‘The Last Supper’ commentary still rings true


Today’s world can be really ugly. Talking politics has the high likelihood of turning volatile among family, friends or co-workers quickly. Whether you support the president or not, everyone has an opinion on him.

Many are so entrenched in their beliefs, both liberals and conservatives, that they are unable to see their faults. Surprisingly a 1995 movie titled “The Last Supper” does exactly that and it rings true to this day.

The dark comedy stars Cameron Diaz, “Black Hawk Down” star Ron Eldard, Courtney B. Vance and Ron Perlman and focuses on highlighting the flaws with both conservatives and liberals through a fantastical plot. Five graduate students accidentally end up killing a Neo-Nazi at the start of the film and as a result, they come to the conclusion that taking those who harbor hate out of the world by killing them is a justifiable act.

They stand on the moral high ground of killing ultra-conservatives claiming they are making the world a more accepting fate. Throughout the film, they equate it to the philosophical question of if you could kill Hitler before he rose to power, would you do it?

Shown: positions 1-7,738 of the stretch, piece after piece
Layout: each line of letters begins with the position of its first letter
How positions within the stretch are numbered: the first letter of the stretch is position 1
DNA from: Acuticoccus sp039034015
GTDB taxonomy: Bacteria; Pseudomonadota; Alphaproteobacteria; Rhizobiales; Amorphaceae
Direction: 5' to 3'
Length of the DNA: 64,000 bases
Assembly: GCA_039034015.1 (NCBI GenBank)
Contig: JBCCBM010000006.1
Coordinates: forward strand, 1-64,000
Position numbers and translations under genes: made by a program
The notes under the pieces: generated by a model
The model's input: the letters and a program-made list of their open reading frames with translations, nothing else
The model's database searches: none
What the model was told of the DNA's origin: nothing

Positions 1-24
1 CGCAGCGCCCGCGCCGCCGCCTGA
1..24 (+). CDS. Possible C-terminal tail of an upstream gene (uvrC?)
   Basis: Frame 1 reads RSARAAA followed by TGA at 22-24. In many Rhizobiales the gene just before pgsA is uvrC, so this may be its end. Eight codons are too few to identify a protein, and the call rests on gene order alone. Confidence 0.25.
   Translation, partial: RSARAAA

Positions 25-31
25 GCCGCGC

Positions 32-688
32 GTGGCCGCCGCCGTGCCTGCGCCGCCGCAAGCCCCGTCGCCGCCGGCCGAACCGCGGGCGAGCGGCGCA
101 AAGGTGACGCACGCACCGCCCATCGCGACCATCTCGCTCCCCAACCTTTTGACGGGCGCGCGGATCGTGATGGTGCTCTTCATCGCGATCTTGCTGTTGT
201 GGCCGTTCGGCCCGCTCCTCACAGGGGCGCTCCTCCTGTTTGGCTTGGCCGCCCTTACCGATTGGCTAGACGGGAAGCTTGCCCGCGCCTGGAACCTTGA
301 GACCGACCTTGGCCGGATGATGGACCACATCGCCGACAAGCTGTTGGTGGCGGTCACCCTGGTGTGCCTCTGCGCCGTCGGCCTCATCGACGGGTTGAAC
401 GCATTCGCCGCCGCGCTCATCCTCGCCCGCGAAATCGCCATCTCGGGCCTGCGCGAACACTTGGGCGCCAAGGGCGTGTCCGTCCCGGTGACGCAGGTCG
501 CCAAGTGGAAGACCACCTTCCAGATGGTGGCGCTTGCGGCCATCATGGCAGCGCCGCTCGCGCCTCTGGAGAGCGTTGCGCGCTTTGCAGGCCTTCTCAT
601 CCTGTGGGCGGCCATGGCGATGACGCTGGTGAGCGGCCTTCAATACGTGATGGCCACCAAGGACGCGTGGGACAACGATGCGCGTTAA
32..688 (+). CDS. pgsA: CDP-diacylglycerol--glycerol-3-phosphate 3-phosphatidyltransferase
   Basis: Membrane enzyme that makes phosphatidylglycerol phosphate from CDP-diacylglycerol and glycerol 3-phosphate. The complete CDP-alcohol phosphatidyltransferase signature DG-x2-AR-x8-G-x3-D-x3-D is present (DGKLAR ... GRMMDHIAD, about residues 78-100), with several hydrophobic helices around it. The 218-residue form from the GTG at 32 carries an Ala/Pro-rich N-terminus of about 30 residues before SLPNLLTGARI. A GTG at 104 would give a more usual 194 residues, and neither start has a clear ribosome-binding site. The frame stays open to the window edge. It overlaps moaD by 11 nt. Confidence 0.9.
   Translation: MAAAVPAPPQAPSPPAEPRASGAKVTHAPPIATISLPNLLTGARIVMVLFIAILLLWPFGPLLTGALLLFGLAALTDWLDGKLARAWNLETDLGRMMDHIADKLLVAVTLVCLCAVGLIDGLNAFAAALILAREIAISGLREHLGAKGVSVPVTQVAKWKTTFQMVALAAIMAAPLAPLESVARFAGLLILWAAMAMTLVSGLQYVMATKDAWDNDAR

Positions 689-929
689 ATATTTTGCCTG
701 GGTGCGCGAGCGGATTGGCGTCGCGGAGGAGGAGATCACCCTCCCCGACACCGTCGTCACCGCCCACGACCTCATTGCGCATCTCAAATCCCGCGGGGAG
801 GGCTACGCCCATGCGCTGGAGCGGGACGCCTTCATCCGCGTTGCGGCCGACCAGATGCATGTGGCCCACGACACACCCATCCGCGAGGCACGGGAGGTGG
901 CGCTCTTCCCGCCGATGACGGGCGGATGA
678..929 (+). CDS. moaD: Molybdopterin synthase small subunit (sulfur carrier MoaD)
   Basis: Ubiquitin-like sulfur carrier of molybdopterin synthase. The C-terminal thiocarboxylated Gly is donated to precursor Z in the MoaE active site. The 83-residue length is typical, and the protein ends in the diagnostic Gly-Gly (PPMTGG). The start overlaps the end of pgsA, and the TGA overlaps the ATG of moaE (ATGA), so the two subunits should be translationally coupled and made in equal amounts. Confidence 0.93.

It is easy to say the film criticizes conservatives much harsher than they do liberals given their uses of hardline conservative caricatures. There’s the Neo-Nazi, a gay-hating priest and a rape apologist to name a few. It’s an extreme example and surely doesn’t say that all conservatives are like this but does bring up the question of what the extreme far-right brings to the table. Before conservatives take to their keyboards to rip this film apart though, it’s criticism of liberals is just as harsh but simply more nuanced.

It reveals the moral high-ground that liberals commonly stand on while arguing and how given they think they are always the smarter and more caring side, they are justified. Throughout the film, the five constantly argue that what they are doing is just because of the possibility of the murdered right-wingers’ potential to do evil.

It brilliantly shows that through preaching they the defense of tolerance, they are in fact committing the same crime they are killing to prevent. It shows the hypocrisy that is prominent among liberal discussion in the current landscape.

The movie doesn’t go out of its way to say conservatives are bad people or liberals are murdering hypocrites. Its main point is that both sides hate each other so much that it ultimately leads to the defeat of their main arguments that hold merit.

It points to this being fanned by the media that panders to their drive to hate the other side and why we shouldn’t always believe those who are the loudest and ardent defenders of our views we see on TV.

Mostly, the movie forces the viewer, conservative or liberal, to recognize the extremities of whichever side they align with and may even have traces of themselves and just how ridiculous they are.

The film is low-budget and short and certainly not a masterpiece of cinematography, editing or score but its message is interesting enough and the comedy has the quality that makes “Last Supper” worth a watch.


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